The European Union (EU) is being urged to wait for real reforms in Zimbabwe before they consider lifting the targeted restrictive 'sanctions' in place against the Mugabe regime.
The leadership bloc has indicated it will consider lifting all the measures after the completion of a 'credible' constitutional referendum. The political parties in the coalition government have finally agreed on a draft constitution, bringing the almost four year process to an end.
The EU head of delegation to Zimbabwe, Ambassador Aldo Dell' Ariccia, has been quoted as saying last week that this is a step in the right direction.
"The EU stated that a peaceful and credible constitutional referendum would justify a suspension of the majority of all restrictive measures," he said, adding: "In this context, the recent agreement on the Constitution draft is a welcome step in that direction."
The EU last year suspended some of its restrictive measures, which are targeted against key individuals within ZANU PF and companies linked to the regime. The Europeans had said the partial relaxing of the measures was as a result of "progress."
But there is serious criticism of this position, because of a lack of real change on the ground. The reforms promised by the Global Political Agreement (GPA) have not happened, human rights defenders continue to be targeted with intimidation and arrest, and there are worrying indications of a potentially violent election this year.
At the same time, the EU is basing its decision on a referendum of a constitution that analysts have said is fundamentally flawed, with some human rights being ignored. The enshrining of the death penalty into law is just one area the EU should be protesting, but they have made no mention of this or the fact that a hangman has finally been appointed in Zimbabwe to ensure this constitutional law is protected.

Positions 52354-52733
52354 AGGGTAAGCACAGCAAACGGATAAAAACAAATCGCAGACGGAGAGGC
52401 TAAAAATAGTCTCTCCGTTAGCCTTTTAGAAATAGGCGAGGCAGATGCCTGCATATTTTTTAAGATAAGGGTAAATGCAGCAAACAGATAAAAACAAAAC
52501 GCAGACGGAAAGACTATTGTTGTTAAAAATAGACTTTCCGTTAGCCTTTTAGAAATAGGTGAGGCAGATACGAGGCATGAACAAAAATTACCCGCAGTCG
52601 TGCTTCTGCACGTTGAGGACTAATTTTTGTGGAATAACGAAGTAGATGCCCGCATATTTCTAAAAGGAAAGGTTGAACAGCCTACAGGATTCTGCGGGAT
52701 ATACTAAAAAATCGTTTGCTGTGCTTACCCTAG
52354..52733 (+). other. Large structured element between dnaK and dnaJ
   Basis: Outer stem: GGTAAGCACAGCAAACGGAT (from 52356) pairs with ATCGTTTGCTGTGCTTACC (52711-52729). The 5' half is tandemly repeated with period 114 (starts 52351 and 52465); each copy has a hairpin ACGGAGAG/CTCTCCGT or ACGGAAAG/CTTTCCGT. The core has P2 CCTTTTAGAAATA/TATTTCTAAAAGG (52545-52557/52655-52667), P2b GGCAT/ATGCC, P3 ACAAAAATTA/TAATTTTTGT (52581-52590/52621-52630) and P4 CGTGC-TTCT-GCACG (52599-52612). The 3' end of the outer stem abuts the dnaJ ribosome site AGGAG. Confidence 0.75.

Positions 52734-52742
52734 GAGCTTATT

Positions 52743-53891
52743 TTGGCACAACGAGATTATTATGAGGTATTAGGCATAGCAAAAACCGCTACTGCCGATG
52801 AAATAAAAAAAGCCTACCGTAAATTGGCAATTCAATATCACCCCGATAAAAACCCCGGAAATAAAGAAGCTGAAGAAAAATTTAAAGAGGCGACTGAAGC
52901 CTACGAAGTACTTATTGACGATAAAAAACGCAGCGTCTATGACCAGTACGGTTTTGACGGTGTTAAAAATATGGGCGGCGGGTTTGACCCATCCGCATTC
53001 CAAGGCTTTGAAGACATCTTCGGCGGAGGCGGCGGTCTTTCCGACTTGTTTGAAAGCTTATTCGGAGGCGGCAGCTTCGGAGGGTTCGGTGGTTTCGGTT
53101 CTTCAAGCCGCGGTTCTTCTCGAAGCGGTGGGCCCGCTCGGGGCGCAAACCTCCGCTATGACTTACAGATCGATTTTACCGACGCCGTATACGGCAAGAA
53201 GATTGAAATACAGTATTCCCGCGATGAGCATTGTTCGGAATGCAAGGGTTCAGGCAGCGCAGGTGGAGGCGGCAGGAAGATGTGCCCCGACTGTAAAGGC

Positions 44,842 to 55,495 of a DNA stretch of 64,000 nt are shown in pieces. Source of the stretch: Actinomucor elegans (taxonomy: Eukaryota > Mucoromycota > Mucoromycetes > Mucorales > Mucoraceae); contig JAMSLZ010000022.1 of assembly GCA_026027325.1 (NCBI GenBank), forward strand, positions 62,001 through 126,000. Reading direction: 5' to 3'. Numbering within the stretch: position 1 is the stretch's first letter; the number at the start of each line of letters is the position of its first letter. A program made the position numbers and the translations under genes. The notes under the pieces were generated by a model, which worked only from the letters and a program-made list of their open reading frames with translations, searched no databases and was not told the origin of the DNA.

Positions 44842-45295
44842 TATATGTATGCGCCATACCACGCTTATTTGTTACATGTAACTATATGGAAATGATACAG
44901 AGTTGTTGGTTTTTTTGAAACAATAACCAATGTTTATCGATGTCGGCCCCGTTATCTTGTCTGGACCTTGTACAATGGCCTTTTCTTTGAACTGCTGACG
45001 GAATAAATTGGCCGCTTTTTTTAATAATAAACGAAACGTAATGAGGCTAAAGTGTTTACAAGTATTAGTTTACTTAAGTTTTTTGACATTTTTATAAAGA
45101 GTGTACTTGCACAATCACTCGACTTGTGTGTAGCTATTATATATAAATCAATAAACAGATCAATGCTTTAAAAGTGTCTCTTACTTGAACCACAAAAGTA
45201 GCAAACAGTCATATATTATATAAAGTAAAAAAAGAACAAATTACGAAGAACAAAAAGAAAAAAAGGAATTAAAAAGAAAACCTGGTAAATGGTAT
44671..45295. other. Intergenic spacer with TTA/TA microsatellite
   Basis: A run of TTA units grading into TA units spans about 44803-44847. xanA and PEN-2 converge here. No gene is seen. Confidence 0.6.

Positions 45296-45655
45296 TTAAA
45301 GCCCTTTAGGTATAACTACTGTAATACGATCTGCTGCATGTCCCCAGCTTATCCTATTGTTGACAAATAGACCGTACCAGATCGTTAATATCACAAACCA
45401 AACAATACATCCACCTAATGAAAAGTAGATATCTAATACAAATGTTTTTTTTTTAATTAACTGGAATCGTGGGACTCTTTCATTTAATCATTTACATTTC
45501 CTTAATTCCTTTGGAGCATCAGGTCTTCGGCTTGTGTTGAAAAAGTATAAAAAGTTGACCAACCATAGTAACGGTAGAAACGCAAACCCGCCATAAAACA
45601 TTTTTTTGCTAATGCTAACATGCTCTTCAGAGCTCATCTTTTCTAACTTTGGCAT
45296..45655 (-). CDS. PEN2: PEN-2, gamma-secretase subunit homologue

Dennis Benton from the London based pressure group the Zimbabwe Vigil said Monday that Europe's position is suspicious. He told SW Radio Africa that the "EU seems desperate top engage with Zimbabwe on any terms," saying it is no accident that European officials paint the Zim situation with a "positive gloss."
"They are desperately keen to get rid of sanctions and vie with the Chinese in terms of commercial interests," Benton said.
The Vigil has for years been pressuring the EU to stand by its restrictive 'sanctions' until there is evidence of real change, and Benton said that this should include waiting until after an election. He said international observers and real reforms need to be evident before there is even talk of lifting the measures.
The US ambassador in Zimbabwe meanwhile has reportedly expressed fear of another stolen election this year. Ambassador David Bruce Wharton, quoted by the Sunday Mail, cited the presence of government troops across the country and a campaign of intimidation against civil rights advocates by ZANU PF.
"We are concerned by the deployment of Zimbabwe Defence Forces throughout the country on nominal 'administrative service' duty who may seek to influence how community will vote," he told the newspaper.
He added: "We are also concerned that elements of the state have commenced with a concerted campaign to intimidate civil society and that the state-run media and various other state institutions show a consistent pattern of bias in favour of one particular party."